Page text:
It was just before Valentine’s Day when I spoke to singer Laura Cowell and guitarist Stephen Salisbury of Sun June. So you better believe I cheekily asked them how they felt about the “holiday”. As expected, they answered rather diplomatically, so as not to offend the die-hard corporate America fans. But I’m no dummy – it was easy to read between the lines.
“I mean, I’m all for celebrating love! But, I tend to be on the ‘Discount Chocolate’ team – I wait until the next day to buy it all and eat it then. That’s a dumb answer, I’m sorry!
“The only time I’ve ever really embraced the holiday was last year,” Laura continues. “It was also the first time I ever fully recorded a song. [I did] a cover of Yeah Yeah Yeahs’ ‘Maps’ for a compilation my friend was doing of Valentine’s Day love songs. It was fun – I made it super sad.”
Along with that cover – which Stephen immediately expresses his adoration for – Laura and the rest of the Austin-based quintet were writing the songs that would become their fantastic sophomore record, Somewhere, which was released a few short weeks ago. And that old cliche that “timing is everything” took on a whole new meaning as they found themselves wrapping things up the day their city went on lockdown back in March of 2020. It felt like fate, if you believe in that sort of thing.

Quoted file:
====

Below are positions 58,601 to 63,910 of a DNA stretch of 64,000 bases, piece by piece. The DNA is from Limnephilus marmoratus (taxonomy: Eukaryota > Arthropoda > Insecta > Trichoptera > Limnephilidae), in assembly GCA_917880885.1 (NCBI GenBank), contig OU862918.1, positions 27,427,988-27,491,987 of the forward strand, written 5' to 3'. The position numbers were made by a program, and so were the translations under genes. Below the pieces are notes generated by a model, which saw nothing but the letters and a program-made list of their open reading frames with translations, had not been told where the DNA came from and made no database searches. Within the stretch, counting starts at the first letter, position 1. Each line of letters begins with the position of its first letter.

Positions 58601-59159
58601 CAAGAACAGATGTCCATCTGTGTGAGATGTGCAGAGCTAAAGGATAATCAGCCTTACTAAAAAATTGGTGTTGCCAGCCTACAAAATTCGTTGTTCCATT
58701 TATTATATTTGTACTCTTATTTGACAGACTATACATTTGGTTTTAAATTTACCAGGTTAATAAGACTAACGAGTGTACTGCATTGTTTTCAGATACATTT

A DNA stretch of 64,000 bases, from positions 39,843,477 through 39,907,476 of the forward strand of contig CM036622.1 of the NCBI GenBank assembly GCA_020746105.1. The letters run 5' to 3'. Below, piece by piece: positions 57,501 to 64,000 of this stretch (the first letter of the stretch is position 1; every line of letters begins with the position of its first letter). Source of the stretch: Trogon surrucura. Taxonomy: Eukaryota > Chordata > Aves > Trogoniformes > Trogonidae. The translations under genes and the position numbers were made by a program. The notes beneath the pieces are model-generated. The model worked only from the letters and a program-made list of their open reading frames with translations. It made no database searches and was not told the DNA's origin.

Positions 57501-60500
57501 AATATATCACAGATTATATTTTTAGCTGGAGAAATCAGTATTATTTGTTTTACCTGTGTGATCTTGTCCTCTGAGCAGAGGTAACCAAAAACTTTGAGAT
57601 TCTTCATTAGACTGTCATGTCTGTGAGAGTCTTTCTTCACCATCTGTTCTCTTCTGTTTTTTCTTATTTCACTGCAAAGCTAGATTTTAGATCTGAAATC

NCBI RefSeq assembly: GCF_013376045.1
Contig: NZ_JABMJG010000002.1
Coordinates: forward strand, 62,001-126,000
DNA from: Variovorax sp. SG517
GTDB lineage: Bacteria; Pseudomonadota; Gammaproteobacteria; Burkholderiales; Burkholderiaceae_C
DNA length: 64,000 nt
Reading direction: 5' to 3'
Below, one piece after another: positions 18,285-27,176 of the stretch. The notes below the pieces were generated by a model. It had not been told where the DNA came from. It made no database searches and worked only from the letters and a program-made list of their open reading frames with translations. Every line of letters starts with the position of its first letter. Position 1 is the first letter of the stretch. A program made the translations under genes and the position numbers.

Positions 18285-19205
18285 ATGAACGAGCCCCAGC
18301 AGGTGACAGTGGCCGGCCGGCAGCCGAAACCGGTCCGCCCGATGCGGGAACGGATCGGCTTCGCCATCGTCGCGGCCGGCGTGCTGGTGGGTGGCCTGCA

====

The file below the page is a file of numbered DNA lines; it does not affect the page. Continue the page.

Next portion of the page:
“I worked at the University of Texas, and they sent me home that morning,” Stephen recalls. “I drove from work to the studio and got to annoy Laura on the last day of recording.”
Although most of Sun June is still in Austin, Stephen is currently staying in North Carolina, where he anxiously awaits a reunion with the band. Their sophomore record had dropped just a few days before our chat, and he could only participate in the celebrations from afar.
“Sadly, we couldn’t all be together,” Laura tells me. “We got to have a little backyard, socially distanced fire pit hang. We popped a little champagne and called it a night.”
Even though there was no big release show in the cards, the band still had a lot of cause for celebration. Almost exactly a year had passed since their last day in the studio, the record sitting in limbo waiting for outside ears. It also marks their first record with indie-label Run For Cover Records who happened upon them on a whim.